Tuesday, 1 March 2011

Steve Long 2011


I chose my quotation from The Lion of Boaz-Jachin and Jachin-Boaz this year because it has somewhat to do with maps and maps are playing a large part in my life at the moment. I'm setting the courses for a large orienteering event due to be held near Henley-On-Thames in Buckinghamshire next month. As you may know orienteering is a competitive running sport using map and compass for navigation on specially drawn maps in areas of forest or other open land. There is a tendency for orienteering maps (as with all maps) to go out of date very quickly and the quotation I chose echoes this, as it echoes life:

‘For years I have sighted and measured and located this point and that point on the face of the earth,’ said the surveyor, ‘and I have gone back to the same places to find my stakes pulled out as the boundaries waver and lose accuracy. I sight and measure and I plant the stakes again, knowing they will be pulled out again. It is not only the stakes and boundaries that are lost – this is what there is to know about maps, and I tell you what I have paid years to learn; everything that is found is never lost again, and nothing that is found is ever lost again. Can you understand that? You’re still a boy, so maybe you can’t. Can you understand that?’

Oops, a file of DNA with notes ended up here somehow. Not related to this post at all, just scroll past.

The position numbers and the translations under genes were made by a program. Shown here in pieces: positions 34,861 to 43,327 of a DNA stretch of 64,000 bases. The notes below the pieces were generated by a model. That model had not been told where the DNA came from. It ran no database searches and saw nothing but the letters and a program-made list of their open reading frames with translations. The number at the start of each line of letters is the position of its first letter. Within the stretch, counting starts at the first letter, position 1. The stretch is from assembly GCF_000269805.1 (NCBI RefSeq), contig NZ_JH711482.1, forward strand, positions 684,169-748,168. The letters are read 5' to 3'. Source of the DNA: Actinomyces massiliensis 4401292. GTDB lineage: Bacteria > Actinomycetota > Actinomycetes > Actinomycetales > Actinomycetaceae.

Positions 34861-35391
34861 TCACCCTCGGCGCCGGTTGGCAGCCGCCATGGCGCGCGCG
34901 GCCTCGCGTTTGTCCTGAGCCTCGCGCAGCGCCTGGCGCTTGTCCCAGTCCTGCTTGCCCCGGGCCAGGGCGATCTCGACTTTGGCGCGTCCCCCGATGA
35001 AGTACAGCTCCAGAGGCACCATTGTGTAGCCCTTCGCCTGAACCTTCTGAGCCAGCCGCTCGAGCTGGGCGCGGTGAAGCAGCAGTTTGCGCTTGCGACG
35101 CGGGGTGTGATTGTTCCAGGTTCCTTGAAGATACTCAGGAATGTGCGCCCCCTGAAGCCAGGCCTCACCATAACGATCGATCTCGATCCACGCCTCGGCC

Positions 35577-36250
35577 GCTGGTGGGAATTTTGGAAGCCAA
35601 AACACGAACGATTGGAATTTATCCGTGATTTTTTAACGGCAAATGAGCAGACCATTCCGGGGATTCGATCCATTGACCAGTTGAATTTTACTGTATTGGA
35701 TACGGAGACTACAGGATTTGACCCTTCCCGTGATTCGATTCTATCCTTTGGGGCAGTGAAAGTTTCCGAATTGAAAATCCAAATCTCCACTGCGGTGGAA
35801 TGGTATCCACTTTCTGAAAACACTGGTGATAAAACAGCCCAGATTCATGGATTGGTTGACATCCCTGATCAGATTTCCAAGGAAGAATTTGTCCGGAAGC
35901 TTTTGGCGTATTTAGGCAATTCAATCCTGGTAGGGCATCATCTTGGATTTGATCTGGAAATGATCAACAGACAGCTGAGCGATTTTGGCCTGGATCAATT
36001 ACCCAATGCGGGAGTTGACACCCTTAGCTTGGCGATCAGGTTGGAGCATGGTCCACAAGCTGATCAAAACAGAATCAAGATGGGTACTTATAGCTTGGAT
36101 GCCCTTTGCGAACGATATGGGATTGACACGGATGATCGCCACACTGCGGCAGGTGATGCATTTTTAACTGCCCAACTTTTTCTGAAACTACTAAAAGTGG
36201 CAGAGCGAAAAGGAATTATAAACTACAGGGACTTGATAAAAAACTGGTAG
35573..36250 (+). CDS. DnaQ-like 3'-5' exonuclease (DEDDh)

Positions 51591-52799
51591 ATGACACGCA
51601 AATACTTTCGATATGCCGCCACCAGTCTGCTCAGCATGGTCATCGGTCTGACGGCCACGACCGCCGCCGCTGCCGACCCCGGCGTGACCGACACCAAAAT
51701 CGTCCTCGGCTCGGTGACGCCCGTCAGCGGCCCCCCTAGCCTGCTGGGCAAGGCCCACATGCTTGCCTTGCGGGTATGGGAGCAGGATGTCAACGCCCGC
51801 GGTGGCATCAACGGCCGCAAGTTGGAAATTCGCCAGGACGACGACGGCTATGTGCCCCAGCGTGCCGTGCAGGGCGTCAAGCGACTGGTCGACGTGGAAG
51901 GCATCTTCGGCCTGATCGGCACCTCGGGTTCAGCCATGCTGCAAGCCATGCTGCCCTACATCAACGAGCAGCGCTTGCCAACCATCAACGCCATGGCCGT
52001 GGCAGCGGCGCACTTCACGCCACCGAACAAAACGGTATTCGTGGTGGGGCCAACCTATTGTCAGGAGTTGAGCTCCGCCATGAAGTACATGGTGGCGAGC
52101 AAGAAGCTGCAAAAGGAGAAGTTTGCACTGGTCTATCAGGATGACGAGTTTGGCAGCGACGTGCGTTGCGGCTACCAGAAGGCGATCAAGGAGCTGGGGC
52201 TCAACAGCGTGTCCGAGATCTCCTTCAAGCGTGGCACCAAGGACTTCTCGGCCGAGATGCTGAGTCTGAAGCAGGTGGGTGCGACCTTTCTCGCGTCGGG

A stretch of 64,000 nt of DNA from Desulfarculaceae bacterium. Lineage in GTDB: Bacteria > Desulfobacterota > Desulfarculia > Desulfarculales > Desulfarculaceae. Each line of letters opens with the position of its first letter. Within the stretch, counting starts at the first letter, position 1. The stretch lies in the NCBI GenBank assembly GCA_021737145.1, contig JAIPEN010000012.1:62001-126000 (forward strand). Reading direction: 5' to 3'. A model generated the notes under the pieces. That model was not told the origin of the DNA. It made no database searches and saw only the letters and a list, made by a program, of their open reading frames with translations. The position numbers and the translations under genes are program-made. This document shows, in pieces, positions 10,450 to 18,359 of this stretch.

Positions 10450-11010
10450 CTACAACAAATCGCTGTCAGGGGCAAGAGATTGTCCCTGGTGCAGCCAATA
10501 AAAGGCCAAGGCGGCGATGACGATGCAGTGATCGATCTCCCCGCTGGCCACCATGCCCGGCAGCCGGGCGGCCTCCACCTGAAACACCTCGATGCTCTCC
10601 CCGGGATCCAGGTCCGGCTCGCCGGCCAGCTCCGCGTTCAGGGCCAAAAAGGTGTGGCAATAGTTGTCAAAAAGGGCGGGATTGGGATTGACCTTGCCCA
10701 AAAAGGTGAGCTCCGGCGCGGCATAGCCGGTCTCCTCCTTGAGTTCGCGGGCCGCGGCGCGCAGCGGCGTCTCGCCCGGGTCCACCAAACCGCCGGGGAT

- from The Lion of Boaz-Jachin and Jachin-Boaz

On the 4th I spent the afternoon in the forest checking various things to do with the event and afterwards went to Henley to 4Qate. I don't know Henley very well but I know a good second hand book shop and in the poetry section at Richard Way I came across a book entitled "The Clever Daughter" by Susan Wicks. I liked the connection with Russ's book Fremder, and left the yellow paper on the shelf there and bought the book.


After some wandering I went into the Helen and Douglas House charity shop and upstairs they have a book section and a coffee maker and a few chairs. The area seemed a little under-used, but I left my second yellow paper in a rack of leaflets on the coffee table hoping it would be found by sooner or later.

Finally, after much wandering around the streets I left the last one in a rolled up property paper in a rack outside an estate agent. I wanted my yellow papers to be found by people with time to look at them. Hopefully I succeeded!

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